A new scanning approach, called Adaptive Q-control, for tapping-mode Atomic Force Microscopy (AFM) is introduced and implemented on the experimental set-up shown below. In the standard Q-control, the effective Q-factor of the AFM probe is adjusted prior to the scanning nano-scale surfaces. However, there is a trade-off in setting the effective Q-factor of an AFM probe: the Q-factor is either increased to reduce the tapping forces or decreased to increase the maximum achievable scan speed. Realizing these two benefits simultaneously using the standard Q-control is not possible. In adaptive Q-control, the Q-factor of the probe is set to an initial value as in standard Q-control, but then modified on the fly during scanning when necessary to achieve those two benefits at the same time.
We investigate nano scanning in tapping mode atomic force microscopy (AFM) under quality (Q) control via numerical simulations performed in Matlab/SIMULINK. We focus on the simulation of the whole scan process rather than the simulation of cantilever dynamics and the force interactions between the probe tip and the surface alone, as in most of the earlier numerical studies. This enables us to quantify the scan performance under Q control for different scan settings.
We adjust the transient dynamics of a piezoactuated bimorph atomic force microscopy AFM probe using a state feedback controller. This approach enables us to adjust the quality factor and the resonance frequency of the probe simultaneously to achieve the desired response.
Using optical tweezers (OT) and a haptic device, microspheres having diameters ranging from 3 to 4 mm (floating in a fluid solution) are manipulated in order to form patterns of coupled optical microresonators by assembling the spheres via chemical binding. For this purpose, biotin-coated microspheres trapped by a laser beam are steered and chemically attached to an immobilized streptavidin-coated sphere (i.e., the anchor sphere) one by one using an xyz piezo scanner controlled by a haptic device. To our knowledge, this is the first time that a haptic device is coupled with OTs to guide the user during an optical manipulation task involving steering and assembly of microspheres to construct a coupled microresonator.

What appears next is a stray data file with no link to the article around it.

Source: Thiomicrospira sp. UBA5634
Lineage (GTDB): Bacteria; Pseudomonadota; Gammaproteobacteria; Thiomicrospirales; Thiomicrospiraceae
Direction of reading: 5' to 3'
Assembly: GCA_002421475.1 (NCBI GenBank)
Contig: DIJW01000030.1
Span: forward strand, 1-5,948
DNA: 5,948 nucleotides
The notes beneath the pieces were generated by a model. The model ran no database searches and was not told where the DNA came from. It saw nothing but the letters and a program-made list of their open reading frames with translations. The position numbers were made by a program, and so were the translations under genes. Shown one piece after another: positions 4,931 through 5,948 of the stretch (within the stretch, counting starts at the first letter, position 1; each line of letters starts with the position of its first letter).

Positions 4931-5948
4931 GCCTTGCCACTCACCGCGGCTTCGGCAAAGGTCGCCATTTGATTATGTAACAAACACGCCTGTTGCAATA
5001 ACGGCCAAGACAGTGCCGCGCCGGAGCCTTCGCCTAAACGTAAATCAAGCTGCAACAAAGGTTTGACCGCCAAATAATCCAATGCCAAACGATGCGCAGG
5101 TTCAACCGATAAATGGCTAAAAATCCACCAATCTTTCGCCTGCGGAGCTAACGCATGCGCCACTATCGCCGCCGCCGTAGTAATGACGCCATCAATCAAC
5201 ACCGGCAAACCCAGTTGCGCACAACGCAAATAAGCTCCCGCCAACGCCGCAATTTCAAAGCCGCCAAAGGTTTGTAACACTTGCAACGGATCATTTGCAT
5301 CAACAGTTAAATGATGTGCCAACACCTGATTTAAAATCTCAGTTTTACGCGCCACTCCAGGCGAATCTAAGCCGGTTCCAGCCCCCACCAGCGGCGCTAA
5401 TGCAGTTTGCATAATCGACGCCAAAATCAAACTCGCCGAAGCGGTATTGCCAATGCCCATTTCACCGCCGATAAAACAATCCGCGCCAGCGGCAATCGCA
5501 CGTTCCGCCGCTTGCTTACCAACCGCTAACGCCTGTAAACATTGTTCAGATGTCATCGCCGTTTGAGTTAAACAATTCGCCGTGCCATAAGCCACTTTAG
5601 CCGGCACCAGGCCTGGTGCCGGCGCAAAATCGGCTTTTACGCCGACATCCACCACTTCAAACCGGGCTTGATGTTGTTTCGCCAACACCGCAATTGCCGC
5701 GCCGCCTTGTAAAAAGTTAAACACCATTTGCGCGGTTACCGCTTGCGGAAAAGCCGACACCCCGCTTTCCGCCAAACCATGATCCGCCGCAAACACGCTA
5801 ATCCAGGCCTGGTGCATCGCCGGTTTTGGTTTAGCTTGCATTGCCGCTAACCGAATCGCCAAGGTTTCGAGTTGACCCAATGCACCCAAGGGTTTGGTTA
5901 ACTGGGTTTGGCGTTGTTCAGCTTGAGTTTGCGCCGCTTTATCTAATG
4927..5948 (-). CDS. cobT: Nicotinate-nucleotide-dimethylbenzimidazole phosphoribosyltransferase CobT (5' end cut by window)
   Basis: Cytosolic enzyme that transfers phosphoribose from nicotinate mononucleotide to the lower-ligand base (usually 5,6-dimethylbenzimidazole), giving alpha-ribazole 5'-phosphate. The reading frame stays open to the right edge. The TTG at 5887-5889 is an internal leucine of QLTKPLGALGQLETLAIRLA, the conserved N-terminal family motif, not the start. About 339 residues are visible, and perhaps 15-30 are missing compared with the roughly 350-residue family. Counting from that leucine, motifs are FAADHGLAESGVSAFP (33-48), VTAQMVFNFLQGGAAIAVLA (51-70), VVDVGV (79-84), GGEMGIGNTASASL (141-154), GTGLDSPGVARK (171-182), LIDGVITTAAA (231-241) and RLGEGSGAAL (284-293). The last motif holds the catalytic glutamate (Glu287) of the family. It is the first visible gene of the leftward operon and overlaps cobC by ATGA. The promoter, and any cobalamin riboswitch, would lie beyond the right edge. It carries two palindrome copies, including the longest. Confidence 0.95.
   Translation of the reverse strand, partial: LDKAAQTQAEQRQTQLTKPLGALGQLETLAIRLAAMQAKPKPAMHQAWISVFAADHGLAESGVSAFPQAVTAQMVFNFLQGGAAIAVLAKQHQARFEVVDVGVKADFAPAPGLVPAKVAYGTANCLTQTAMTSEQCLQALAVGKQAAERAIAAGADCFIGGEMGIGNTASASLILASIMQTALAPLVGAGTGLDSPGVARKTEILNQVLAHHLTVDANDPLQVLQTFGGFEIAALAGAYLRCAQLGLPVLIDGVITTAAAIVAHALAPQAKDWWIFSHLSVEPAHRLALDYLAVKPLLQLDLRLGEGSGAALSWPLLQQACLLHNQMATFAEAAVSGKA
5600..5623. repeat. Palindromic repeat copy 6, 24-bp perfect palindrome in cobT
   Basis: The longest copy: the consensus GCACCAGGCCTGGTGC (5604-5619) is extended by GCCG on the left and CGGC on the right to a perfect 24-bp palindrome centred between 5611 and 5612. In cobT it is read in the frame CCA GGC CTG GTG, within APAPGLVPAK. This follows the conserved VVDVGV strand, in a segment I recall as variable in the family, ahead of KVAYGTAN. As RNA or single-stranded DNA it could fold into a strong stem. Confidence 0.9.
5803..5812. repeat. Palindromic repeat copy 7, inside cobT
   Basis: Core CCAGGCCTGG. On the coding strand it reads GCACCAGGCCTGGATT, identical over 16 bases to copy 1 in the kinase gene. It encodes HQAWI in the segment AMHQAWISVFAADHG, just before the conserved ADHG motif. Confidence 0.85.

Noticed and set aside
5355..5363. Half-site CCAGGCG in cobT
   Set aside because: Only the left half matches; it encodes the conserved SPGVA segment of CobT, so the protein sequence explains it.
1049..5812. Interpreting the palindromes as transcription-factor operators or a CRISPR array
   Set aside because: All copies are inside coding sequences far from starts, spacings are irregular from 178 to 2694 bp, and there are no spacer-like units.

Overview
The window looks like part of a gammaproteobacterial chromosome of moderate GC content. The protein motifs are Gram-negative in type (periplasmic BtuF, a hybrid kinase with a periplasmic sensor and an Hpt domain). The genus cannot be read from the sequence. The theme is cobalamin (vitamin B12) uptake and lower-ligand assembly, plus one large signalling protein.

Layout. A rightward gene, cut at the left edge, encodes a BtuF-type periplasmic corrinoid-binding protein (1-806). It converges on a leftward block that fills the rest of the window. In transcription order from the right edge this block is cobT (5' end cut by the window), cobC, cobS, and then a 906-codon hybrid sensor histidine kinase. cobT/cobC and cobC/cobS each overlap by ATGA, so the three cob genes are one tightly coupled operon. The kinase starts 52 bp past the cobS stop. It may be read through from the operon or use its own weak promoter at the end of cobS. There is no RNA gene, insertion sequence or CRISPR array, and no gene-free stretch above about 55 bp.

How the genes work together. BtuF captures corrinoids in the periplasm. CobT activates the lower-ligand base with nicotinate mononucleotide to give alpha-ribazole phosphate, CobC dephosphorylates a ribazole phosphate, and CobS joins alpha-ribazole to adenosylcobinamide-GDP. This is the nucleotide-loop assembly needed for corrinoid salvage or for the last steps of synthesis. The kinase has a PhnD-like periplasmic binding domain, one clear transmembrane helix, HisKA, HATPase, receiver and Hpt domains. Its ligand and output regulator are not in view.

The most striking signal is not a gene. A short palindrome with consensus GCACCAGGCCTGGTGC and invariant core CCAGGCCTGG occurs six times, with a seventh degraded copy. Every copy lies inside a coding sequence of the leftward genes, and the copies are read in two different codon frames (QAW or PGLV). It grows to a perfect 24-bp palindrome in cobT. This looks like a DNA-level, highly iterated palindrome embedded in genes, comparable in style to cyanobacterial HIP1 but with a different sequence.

Increasing the scanning speed and reducing the interaction forces between the probe’s tip and the sample surface are still the two main challenges in nano-scanning. To meet these challenges, we take advantage of the fact that the lateral movements performed during an Atomic Force Microscopy (AFM) scan is a repetitive motion and propose a Repetitive Controller (RC) for the z-axis movements of the piezo-scanner. The RC utilizes the profile of the previous scan line while scanning the current line to achieve a better scan performance. The results of the scanning experiments performed with our AFM set-up show that the proposed RC significantly outperforms a conventional PI controller that is typically used for the same task. The scan error and the average tapping forces are reduced by 66% and 58%, respectively when the scan speed is increased by 7-fold.